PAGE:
1. I've seen these, way back in the distant past. I've always found them slightly unsettling, even if watchable. The reason they were unsettling to me is that they had this weird vibe to them, sort of like when you run across an off-brand knock-off of a superhero, such as those Indian comics featuring Superman and Spiderman acting completely out-of-character, by our standards. It's a weird comparison, I know, but it's the same basic feeling I get, which is akin to a nightmare.

    Did you ever see Lancelot Link, Secret Chimp? It's a late '60s/early '70s kids spy show with an all-chimp cast. They ran it here in syndication in the '80s. The first few times I saw it, I was so shocked that I couldn't stop laughing.

    1. I haven't, but I'm instantly intrigued...

  2. Oh, I don't think a stoned teenager would need to be an alien in order to get some chortles out of this...

    I've never been stoned myself. But I have been drunk, and I know beyond a shadow of a doubt that if I got ripped and sat down to watch this, I would do nothing but laugh until I gave myself an epic headache.

    I'd never heard of the movie, but I watched that clip you linked to, and holy crow...

    By the way, I had a Lancelot Chimp storybook at some point, but never saw the show. I should look that up.

  3. It really is hard trying to find the right words to what I'm seeing and have seen of this short.

    Lancelot Link was tossed around a few times, and I do know and have even watched a few clips from the series. In my opinion, Lance Link is charming compared to what I'm seeing here. Seriously, aside from being thoroughly weirded out I'm not sure whether to be amused or horrified (possibly a little of both).

    Part of me wants to call it a kind of surrealism, but I know too better for that. the worst part is, at certain moments I'm reminded of Barton Fink and (shudder) wonder what an all dog performance of that the latter would be like (and yes that would mean including Turrtoro Goodman's dialogue in).....

    ....I'd take my meds, only I don't know if that would just make things worse.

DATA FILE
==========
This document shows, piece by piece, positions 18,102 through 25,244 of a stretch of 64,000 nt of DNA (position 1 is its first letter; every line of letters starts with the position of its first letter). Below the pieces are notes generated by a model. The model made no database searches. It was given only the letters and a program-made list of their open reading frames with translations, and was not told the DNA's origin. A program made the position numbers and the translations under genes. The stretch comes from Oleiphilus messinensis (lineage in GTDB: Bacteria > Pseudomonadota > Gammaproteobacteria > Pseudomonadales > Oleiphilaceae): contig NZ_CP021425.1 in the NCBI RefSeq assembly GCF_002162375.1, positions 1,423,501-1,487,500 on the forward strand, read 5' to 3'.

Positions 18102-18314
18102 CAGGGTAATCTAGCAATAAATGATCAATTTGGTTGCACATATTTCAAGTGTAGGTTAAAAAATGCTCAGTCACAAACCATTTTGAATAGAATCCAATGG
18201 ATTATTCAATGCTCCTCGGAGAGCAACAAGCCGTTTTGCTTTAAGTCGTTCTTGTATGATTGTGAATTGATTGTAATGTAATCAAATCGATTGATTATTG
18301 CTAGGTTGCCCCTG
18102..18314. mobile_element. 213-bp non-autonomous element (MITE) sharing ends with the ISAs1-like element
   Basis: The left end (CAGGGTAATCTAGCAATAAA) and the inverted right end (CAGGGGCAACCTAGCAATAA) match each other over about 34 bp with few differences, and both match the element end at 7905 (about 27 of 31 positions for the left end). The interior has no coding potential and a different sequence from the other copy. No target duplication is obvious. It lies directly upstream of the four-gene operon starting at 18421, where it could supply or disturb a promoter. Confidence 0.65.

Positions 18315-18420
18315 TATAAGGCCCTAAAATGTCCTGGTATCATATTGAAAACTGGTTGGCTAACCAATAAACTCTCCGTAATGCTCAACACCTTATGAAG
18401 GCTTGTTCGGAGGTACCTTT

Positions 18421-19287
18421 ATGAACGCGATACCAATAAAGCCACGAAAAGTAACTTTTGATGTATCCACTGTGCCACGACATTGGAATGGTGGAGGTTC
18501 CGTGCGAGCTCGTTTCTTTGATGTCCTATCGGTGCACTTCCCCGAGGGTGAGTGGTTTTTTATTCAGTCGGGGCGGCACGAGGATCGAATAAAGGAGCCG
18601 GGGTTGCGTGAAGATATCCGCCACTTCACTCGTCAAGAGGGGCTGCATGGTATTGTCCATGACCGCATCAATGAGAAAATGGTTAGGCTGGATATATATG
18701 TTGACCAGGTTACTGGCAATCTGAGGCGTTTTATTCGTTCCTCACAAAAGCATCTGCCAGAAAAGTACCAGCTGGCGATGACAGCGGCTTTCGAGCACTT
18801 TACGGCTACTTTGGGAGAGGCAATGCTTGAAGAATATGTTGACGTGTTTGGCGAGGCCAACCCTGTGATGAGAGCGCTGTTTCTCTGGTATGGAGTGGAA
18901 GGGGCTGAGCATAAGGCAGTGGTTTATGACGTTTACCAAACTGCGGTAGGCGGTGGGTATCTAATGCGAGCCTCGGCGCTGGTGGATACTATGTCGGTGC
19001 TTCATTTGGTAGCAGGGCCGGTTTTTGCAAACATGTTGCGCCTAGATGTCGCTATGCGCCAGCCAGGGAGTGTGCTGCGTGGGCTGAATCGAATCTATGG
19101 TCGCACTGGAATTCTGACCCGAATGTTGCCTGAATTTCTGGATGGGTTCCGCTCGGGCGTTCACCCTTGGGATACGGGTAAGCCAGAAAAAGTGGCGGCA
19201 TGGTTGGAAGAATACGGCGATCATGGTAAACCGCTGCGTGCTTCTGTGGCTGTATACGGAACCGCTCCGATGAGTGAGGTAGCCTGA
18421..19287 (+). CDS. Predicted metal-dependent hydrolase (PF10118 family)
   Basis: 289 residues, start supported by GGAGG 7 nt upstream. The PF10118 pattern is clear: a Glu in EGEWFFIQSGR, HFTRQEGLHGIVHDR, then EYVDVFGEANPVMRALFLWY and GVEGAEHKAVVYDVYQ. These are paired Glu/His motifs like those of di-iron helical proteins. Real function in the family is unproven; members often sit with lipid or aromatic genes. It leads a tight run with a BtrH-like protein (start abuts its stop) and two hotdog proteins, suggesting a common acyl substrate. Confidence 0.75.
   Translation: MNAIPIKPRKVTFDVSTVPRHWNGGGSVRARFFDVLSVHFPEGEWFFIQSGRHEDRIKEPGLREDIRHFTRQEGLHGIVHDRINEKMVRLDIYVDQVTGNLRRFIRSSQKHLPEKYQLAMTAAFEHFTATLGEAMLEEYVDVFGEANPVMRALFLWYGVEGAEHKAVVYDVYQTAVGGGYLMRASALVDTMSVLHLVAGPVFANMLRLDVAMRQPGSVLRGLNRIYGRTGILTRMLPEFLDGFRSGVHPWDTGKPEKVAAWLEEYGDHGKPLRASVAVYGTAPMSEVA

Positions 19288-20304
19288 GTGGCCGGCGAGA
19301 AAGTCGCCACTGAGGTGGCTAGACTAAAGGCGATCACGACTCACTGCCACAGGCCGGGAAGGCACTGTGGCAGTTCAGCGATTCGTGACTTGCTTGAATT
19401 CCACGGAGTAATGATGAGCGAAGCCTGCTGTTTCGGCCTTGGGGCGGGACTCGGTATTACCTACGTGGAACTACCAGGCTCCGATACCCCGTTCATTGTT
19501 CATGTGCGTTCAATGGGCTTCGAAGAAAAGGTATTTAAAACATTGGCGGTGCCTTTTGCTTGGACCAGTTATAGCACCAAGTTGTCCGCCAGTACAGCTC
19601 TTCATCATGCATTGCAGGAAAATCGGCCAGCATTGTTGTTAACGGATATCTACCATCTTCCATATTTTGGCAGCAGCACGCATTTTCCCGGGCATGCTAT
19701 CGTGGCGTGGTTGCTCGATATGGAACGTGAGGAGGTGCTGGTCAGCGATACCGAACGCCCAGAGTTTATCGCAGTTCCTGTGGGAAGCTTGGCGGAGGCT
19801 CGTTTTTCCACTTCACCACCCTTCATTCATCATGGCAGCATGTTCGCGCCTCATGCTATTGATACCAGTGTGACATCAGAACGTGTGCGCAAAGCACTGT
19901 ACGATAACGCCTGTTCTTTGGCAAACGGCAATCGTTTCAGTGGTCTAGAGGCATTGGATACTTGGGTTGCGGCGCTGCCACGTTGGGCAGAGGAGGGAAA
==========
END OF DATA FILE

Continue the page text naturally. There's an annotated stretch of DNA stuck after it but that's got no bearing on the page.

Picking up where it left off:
1. I love watching animals on film, so those doggies dressed in tuxedos and whatnot charms me. I don't like thinking about the sort of things they might have been subjected to during the filming, though. That makes me want to Hulk out.

    2. I see the kaleidoscope of human behavior and activity as a nightmare that occasionally produces moments of clarity, usually by complete accident, and from such moments arise civilization. (Only to be threatened constantly by the ongoing non-repair of said kaleidoscope, but that's a whole 'nother story.) Our own civilization for better or worse produced The Dogway Melody not too long after it produced Picasso's Reclining Woman and not too long before producing the A-bomb. I'm drifting, I apologize - it's my prerogative as a new parent; lack of sleep makes you think funny things - all I'm saying is, I'm not too bothered by anything on display here. Its weirdness is more illuminating to me than any (personal) call to alarm.

      I write this, of course, in complete ignorance of how the Dogville productions came about. If animals were tortured or killed then I have the same disdain for it all as I do when confronted with such things now. If anyone has any more info on this, please send along. But in absence of such incriminating info - the less-than-ASPCA thing I quoted was from a dead-link at the Dogville wiki; hardly a smoking gun, but just enough for me to put in the body of the post - I feel okay with it all. Like I say, it's either dustbin-of-history lint, or it's just so freaking bizarre that attention must be paid. Or both! I say thee nay. Maybe all things are both. Again, I drift, my apologies.

    3. "Maybe all things are both." -- That might be the most compelling bit of existentialism I've heard since finishing "Promethea"!

      I've got no clue how the movie was made, in terms of its kindness to animals. It might have been a model of humane behavior, for all I know. I just tend to assume that given how lax the olden times were in certain regards, my thoughts tend to go to the worst places. As long as I don't have confront any direct evidence of it, I guess it's all good.